Hero (image 1)

Screened as part of NZIFF 2004

Hero 2002

Ying Xiong

Directed by Zhang Yimou

China / Hong Kong In Mandarin with English subtitles
99 minutes 35mm

Director

Screenplay

Li Feng
,
Zhang Yimou
,
Wang Bin

Photography

Christopher Doyle

Editors

Zhai Ru
,
Angie Lam

Music

Tan Dun

With

Jet Li
,
Tony Leung Chiu-wai
,
Maggie Cheung
,
Zhang Ziyi

Festivals

Berlin 2003; Sydney 2004

Elsewhere

The director of Raise the Red Lantern transforms the martial arts genre, in the Festival’s most awesome spectacle. Shot by the great Chris Doyle and re-uniting the world’s most potent screen couple, In the Mood for Love’s Tony Leung and Maggie Cheung, the film has been a mega-hit in Asia. Now the rest of the world can see why.

“One of the most ravishing and formally well-realised films in recent memory. In 3rd century BC China a lone fighter, Nameless (Jet Li), arrives at the King of Qin’s palace to a hero’s welcome, having defeated Qin’s most dangerous enemies. He’s granted an audience in order to relate his exploits, but Nameless is an unreliable narrator who intends to kill the king. The fight sequences are replete with fantastical, lighter-than-air movements and the crowd and battle scenes are of an extraordinary scale and grandeur.” — Demetrious Matheou, Sight & Sound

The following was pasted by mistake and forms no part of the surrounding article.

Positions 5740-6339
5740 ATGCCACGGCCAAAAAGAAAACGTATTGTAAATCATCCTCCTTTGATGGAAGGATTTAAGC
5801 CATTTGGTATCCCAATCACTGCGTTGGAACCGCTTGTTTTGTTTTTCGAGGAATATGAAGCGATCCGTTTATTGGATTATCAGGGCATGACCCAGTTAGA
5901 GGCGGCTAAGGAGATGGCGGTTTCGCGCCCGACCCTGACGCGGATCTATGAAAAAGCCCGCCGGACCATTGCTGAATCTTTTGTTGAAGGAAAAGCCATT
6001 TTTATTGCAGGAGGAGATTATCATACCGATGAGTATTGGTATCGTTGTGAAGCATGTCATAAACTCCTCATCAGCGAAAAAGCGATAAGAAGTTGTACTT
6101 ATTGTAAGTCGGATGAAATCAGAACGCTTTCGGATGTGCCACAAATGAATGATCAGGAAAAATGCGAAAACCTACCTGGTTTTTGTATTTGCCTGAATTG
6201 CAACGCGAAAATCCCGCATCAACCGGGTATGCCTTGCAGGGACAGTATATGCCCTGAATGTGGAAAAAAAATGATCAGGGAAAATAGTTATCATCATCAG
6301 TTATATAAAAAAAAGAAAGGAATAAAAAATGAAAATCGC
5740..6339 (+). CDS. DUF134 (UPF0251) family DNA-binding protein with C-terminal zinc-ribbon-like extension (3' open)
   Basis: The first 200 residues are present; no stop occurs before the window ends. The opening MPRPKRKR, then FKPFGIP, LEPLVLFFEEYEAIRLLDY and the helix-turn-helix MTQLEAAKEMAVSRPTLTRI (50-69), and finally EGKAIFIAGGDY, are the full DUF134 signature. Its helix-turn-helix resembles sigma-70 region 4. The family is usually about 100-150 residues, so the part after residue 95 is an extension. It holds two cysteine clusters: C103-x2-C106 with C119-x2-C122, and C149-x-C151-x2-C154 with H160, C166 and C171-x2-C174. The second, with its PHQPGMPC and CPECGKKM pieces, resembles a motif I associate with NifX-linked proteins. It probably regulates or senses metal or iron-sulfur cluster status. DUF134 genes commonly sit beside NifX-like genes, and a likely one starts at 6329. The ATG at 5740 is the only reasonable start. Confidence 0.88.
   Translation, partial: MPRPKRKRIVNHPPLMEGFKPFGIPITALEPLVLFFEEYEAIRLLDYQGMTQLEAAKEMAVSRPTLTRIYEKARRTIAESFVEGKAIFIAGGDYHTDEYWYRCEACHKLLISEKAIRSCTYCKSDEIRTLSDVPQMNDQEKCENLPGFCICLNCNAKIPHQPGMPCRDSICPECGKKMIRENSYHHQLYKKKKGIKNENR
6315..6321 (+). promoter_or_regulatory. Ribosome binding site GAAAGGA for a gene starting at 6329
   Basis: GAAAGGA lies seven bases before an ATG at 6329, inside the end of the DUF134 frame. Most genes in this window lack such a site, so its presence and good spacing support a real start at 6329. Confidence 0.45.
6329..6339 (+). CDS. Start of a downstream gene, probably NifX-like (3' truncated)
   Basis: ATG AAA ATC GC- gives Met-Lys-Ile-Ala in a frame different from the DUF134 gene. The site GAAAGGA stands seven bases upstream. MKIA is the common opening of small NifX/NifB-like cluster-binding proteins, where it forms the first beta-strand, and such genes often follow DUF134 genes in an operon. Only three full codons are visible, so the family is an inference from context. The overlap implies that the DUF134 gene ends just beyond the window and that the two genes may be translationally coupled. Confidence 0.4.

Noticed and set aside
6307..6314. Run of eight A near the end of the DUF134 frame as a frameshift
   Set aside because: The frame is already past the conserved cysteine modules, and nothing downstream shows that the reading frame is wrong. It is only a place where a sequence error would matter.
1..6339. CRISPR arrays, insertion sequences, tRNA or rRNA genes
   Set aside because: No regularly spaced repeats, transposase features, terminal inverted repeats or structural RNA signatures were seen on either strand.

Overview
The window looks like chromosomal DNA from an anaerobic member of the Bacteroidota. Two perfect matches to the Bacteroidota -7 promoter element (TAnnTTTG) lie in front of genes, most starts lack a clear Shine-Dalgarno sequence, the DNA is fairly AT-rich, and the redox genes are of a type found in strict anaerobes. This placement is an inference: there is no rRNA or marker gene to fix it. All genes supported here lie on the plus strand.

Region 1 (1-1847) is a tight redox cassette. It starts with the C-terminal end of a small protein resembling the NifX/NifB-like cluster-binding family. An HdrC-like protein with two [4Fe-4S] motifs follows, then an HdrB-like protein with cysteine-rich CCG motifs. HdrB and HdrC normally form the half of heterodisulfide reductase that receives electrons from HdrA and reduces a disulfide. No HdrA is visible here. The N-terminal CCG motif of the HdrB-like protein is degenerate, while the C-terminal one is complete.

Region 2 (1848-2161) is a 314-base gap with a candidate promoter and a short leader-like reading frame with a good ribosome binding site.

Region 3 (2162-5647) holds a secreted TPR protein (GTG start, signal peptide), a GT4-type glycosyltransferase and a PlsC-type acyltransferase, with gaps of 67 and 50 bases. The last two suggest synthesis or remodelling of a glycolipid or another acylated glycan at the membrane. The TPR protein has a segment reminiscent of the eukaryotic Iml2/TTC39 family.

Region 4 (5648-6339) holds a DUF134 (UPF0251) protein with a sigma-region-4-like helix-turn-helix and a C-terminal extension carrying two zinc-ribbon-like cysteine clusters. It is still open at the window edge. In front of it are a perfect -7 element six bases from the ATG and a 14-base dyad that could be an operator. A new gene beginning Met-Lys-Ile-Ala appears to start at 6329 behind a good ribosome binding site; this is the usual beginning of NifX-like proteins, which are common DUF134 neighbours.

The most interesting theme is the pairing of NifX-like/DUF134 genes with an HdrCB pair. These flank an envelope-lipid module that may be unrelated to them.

Hero is alive with Chinese history, electrified by the dizzying sensuality of its convoluted love triangle and ennobled by its acknowledgement of basic Taoist principles (indeed, trust is the film’s weapon of choice). The color-coded set pieces suggest the film’s art department and superstar cinematographer Chris Doyle are feng shui enthusiasts and while green curtains seem to exist solely so they could fall deliriously to the ground, there’s still an overwhelming sense here that the power of the sword is inextricably linked to the forces of color and nature.” — Ed Gonzalez, Slant Magazine 

“Zhang Yimou may have dipped his cinematic pen in ‘mere’ genre, but in doing so, he has inscribed a masterpiece.” — Richard Corliss, Time Magazine